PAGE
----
At Hull they boarded a steamship which took them to Quebec, Canada. They were on the ocean for about three weeks. Ingeliev was seasick, but my grandmother Guri had fun. They had brought their own food - flatbrod, cheese, dried beef and butter. Their accommodations were very poor because the quarters had been previously occupied by sheep. At Quebec they boarded a train that brought them to the United States. They crossed the Great Lakes by ferry, passed through Chicago before it burned and went by train to LaCrosse, Wisconsin. From there they took a flatboat by night to Red Wing, Minnesota arriving at daybreak. It was now early May. They were met by the hotel keeper who took them to the hotel and fed them a good meal with coffee. He also found a ride for them because farmers were hauling grain to Red Wing and would always stop at the hotel. They rode with a Mr. Sevareid who was the grandfather of Eric Serareid, well known network anchor for many years. The ride was very rough sitting on the floor of the wagon box. They walked the two miles from the Sevareid farm to my grandmother's uncle and aunt's farm (Agrim & Marita Broin).

They made their home with the Broins. Marita was ill and so Ingeliev cared for her, the home and the animals. They had one daughter, also named Guri. My grandmother Guri spent much time working for her cousin Guri and her husband Jens Broin. They had eleven children. The Broins were typical Goodhue County pioneers. Grandmother and her mother would work as one worker bundling grain at harvest. It was very hard work, but also very good pay. - $3.00 per day. Their chapped hands and legs were greased with sheep tallow each evening. Grandmother went to school for one year to learn the English language. She was confirmed by Pastor B. J. Muus at Holden Church. The classes were held at the parsonage and she walked four miles to get there. She carried her lunch and stayed all day and would walk home after dark. Seventy students were confirmed with her. After confirmation she worked in Zumbrota as a maid for a Yankee family. Later she learned the dress-making trade in Zumbrota and bought a Singer sewing machine. Following this she worked for the P. L. Berg family in Kenyon doing baby-sitting and domestic duties. Later she worked for Nels and Kjistina Lunde as a hired girl and here she met her future husband.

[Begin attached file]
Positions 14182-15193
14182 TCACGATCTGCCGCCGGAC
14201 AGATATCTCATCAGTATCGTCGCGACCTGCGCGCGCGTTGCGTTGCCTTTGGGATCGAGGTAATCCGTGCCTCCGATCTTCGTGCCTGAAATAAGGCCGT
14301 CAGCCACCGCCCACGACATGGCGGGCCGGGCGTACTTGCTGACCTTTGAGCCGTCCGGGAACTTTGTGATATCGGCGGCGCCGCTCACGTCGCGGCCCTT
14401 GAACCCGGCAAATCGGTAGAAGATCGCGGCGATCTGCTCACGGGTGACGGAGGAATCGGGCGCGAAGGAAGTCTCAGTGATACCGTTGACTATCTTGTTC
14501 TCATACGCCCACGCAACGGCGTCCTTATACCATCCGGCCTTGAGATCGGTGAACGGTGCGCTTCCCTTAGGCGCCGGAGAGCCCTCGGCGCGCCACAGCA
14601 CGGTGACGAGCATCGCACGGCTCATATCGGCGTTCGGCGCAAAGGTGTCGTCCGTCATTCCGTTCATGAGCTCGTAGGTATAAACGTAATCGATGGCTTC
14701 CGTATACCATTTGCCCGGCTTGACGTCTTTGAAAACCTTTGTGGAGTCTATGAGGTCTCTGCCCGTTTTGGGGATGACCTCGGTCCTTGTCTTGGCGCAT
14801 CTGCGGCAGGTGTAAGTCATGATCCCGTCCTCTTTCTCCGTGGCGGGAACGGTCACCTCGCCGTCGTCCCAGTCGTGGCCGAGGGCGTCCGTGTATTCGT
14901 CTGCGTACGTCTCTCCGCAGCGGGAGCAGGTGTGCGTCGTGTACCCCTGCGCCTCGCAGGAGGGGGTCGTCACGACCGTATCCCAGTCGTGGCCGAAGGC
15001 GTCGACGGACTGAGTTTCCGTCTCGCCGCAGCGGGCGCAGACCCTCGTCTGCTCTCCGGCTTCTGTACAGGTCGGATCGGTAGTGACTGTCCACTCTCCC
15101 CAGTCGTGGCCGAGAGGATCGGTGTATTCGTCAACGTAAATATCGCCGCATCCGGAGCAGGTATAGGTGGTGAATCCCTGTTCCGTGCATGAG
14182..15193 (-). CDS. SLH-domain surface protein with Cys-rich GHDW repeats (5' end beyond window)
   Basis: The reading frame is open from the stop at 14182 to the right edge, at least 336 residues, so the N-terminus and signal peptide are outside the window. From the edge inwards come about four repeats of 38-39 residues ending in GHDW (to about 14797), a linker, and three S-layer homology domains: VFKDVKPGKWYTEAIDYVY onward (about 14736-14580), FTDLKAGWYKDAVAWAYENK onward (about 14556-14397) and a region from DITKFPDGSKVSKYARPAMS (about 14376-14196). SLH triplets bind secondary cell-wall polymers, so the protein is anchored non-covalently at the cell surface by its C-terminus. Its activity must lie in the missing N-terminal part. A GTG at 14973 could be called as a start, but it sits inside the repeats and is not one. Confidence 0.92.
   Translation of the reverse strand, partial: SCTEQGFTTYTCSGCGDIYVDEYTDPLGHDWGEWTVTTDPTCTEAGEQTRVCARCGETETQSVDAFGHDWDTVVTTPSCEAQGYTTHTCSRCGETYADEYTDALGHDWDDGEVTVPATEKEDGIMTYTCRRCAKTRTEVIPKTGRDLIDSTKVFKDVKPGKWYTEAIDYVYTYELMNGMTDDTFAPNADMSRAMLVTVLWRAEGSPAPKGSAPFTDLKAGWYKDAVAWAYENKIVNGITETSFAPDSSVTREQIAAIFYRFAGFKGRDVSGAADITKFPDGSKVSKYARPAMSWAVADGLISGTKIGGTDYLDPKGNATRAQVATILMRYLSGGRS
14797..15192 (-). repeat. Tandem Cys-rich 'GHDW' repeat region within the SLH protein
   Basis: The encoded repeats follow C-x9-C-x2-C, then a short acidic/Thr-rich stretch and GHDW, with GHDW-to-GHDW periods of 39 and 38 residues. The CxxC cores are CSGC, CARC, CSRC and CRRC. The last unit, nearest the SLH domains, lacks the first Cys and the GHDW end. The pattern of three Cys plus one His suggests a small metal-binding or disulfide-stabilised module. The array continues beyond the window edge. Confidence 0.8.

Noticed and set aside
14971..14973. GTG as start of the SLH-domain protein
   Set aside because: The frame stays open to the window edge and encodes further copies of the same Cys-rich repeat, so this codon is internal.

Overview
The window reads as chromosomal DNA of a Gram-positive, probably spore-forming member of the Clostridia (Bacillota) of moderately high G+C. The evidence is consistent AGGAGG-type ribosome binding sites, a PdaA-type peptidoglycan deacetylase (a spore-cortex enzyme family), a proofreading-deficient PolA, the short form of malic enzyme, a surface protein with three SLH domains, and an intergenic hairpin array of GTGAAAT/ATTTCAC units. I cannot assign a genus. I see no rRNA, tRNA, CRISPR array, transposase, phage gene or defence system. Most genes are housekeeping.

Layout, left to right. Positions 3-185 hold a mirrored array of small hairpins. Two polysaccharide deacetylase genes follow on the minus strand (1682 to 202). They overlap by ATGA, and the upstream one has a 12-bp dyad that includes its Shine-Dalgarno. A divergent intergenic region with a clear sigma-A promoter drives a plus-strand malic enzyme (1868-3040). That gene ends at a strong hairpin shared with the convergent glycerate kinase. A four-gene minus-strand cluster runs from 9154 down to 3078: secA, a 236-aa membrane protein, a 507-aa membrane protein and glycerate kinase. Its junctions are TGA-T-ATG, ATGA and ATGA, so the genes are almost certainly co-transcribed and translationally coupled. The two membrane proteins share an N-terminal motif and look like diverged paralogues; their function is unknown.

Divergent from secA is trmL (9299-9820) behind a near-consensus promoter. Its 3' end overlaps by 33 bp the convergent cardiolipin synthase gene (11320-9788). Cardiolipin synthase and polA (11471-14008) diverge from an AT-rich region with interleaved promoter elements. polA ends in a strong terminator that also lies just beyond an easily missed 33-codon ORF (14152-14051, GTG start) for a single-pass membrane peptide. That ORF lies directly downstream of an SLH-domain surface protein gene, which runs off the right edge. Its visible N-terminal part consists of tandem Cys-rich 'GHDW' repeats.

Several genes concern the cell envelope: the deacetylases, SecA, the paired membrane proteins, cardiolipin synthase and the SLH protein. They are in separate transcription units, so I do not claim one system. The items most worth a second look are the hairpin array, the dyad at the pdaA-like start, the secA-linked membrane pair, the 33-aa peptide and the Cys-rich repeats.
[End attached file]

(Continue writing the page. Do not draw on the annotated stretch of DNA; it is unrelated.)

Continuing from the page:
guri brattegjerde


On Oct. 19,1887 Guri Olsdatter Quaale was married to Anders Brattegjerde. They were 29 and 34 years old respectively. Only closest relatives were present for the simple ceremony at 11 :00 A.M. at Holden Church with B. J. Muus as the pastor. They had no attendants. The ceremony was similar to a Sunday morning worship service except that the bride and groom sat in the front pew. Then, during the sermon they stood before the altar and following the sermon their vows were exchanged. Both had gold band wedding rings, but later my grandfather traded his for a pocket watch. Grandmother's dress was made from brown woolen fabric and grandfather's suit was black. Grandmother's cousin Guri, for whom she had worked so much, prepared a goose dinner for the bridal couple and their guests. They received gifts such as dishes, a bedspread, linens, a rocking chair, a cow and a hymnbook. They continued working for the Lunde's until Spring.